FRAMINGHAM (03/15/2000) - I recently chaired a committee of educators and business executives who reviewed the computer science and information technology courses offered by the Board of Higher Education in the Commonwealth of Massachusetts. The major finding of the group was that while the enrollment in IT courses was soaring (that's good), the system sorely lacked enough qualified professors to handle the added course load (not so good). The committee's recommendation: The business community has to get involved in the IT education of the citizens of Massachusetts.
Several weeks after submitting the report, I had the opportunity to listen to Stan Davis, a senior research fellow at The Ernst & Young Center for Business Innovation. In his keynote presentation at an industry event, Davis ratcheted up the call to business. His point: The public education system in America cannot survive in the 21st century without the strong, proactive involvement of the business community.
According to research by Vanderbilt University, the digital divide in America is getting wider and deeper. The question our industry needs to answer is, Are we going to allow our country to become divided by those who know how to use technology and those who do not? Those who have access to technology and those who do not?
President Clinton soon will lead a tour of impoverished America and call for a plethora of federally funded programs to make the digital divide less deep and less wide. But that's not the answer. Stan Davis has it right: If we truly want America to have a technologically literate citizenry, we, the leaders of this wonderful e-business revolution, must make the time to ensure all Americans have the opportunity to participate.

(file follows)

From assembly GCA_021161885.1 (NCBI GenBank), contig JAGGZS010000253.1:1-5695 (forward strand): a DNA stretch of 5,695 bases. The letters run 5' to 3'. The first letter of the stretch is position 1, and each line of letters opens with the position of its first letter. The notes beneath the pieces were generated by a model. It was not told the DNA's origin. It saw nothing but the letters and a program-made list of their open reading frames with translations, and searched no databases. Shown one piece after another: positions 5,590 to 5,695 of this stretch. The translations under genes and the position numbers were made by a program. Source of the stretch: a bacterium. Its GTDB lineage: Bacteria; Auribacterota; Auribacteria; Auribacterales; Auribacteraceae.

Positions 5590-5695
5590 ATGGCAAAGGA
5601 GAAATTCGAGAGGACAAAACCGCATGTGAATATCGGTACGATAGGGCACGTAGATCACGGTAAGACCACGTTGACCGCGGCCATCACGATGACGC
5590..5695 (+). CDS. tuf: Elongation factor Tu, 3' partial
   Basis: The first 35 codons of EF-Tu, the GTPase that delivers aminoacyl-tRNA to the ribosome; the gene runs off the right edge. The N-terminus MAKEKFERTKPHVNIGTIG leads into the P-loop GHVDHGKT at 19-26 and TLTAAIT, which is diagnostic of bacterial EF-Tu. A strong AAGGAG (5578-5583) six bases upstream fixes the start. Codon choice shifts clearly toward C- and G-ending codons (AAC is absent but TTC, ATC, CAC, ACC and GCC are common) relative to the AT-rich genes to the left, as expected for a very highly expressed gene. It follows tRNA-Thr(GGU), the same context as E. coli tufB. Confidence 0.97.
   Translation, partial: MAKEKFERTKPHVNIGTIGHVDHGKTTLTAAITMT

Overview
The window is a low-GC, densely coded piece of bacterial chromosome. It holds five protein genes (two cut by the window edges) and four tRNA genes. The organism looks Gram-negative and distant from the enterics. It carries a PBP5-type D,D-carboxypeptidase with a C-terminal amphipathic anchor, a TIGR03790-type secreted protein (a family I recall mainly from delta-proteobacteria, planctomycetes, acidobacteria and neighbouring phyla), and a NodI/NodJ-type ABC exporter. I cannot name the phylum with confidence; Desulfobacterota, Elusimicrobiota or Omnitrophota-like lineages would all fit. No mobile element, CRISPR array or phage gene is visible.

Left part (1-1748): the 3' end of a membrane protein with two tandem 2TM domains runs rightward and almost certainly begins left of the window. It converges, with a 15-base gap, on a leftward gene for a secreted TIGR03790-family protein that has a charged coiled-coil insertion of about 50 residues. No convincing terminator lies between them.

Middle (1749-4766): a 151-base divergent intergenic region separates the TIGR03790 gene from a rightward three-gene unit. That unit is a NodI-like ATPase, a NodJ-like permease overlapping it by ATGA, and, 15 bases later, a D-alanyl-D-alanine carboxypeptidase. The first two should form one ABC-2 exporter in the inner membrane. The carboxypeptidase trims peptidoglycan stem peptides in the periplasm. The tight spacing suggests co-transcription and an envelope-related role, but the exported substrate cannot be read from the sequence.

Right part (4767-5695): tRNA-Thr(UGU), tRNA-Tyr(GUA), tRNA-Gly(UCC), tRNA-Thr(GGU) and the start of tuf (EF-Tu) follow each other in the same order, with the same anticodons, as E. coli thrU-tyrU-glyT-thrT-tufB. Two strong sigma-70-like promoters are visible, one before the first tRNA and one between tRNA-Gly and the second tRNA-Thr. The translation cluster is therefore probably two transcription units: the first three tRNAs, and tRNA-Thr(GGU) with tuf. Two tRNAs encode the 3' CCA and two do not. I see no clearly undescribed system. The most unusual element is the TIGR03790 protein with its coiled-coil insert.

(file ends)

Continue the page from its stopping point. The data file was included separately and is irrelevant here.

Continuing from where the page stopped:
Enabling more Americans to use a computing device makes strong business sense, and not just for those companies that sell technology equipment. Think of it:
You spend most of your waking hours trying to figure out how to integrate your e-business initiatives with your customers, your partners, your legacy systems.
If more potential customers and prospects know how to use technology to buy your goods and services, it stands to reason that you will have more opportunities to sell to them. What good is it to be building this wonderful digital world if half of society has no means to access it?
Ford Motor Co. and Delta Air Lines are taking steps in the right direction.
Both companies recently announced that they're going to give all of their employees a personal computer and internet access for their home. These companies seem intent on giving their employees some "digital security."
Wouldn't it be great if Ford and Delta encouraged employees who are already wired at home to donate their PC to a school, library or church?
Do you think programs like this are a good idea? Do you buy into the thought that our country needs a program of digital security to ensure equal access to technology? CIOs have to get on society's digital playing field and start calling the plays. Got an idea on how to do it? Send it along to me at email@example.com.